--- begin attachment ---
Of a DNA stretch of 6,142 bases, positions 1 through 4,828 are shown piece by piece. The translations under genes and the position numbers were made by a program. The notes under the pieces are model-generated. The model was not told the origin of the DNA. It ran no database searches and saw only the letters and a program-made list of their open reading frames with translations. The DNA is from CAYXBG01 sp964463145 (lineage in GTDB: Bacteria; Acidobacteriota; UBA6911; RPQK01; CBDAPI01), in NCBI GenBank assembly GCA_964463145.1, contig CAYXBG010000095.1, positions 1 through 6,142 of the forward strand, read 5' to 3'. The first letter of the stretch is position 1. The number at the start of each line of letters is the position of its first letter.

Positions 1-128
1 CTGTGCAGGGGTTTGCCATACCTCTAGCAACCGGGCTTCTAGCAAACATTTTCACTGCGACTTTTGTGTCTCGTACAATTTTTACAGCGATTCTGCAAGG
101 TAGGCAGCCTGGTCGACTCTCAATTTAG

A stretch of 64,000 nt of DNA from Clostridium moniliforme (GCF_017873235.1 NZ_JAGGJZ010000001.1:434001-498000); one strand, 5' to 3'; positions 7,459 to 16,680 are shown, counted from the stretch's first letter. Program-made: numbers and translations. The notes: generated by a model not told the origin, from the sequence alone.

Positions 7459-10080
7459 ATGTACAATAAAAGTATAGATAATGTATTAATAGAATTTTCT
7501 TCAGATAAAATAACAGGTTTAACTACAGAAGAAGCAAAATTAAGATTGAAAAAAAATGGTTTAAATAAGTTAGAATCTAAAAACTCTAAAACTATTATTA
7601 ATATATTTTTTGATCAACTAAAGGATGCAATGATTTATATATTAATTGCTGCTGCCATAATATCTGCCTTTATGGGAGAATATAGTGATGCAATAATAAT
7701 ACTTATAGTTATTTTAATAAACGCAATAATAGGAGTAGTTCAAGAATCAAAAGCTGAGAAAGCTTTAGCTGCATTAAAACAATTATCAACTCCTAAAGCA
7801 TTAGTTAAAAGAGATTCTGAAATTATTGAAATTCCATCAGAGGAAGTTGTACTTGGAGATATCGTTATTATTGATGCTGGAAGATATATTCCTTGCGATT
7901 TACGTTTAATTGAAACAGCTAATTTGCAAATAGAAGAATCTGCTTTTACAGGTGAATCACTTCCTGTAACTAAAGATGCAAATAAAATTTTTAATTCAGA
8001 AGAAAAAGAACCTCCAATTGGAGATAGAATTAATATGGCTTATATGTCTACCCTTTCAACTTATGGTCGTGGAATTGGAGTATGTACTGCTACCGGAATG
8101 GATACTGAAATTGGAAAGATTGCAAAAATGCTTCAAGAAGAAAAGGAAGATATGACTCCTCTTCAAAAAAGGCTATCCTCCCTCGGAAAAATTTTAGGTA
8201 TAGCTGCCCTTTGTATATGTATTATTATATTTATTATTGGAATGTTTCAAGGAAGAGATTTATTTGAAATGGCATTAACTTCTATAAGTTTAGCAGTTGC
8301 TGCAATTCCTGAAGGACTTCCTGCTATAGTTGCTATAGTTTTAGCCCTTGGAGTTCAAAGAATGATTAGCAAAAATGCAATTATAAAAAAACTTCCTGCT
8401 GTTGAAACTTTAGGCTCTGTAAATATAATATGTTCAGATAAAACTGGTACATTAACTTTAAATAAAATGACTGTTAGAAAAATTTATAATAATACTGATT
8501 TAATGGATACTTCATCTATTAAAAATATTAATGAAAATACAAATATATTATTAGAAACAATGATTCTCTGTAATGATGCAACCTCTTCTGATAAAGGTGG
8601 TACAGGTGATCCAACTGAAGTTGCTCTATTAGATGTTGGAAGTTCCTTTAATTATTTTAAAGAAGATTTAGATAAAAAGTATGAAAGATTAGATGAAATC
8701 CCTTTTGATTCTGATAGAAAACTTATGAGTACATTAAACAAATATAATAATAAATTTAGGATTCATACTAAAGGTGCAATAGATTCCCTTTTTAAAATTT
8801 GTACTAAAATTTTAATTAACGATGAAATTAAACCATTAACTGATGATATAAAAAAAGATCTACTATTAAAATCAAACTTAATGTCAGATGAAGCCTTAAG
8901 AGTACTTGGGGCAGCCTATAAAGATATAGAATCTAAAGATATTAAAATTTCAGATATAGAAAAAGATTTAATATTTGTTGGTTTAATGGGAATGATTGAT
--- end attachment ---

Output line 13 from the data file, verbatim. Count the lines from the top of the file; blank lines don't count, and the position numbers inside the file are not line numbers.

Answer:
8001 AGAAAAAGAACCTCCAATTGGAGATAGAATTAATATGGCTTATATGTCTACCCTTTCAACTTATGGTCGTGGAATTGGAGTATGTACTGCTACCGGAATG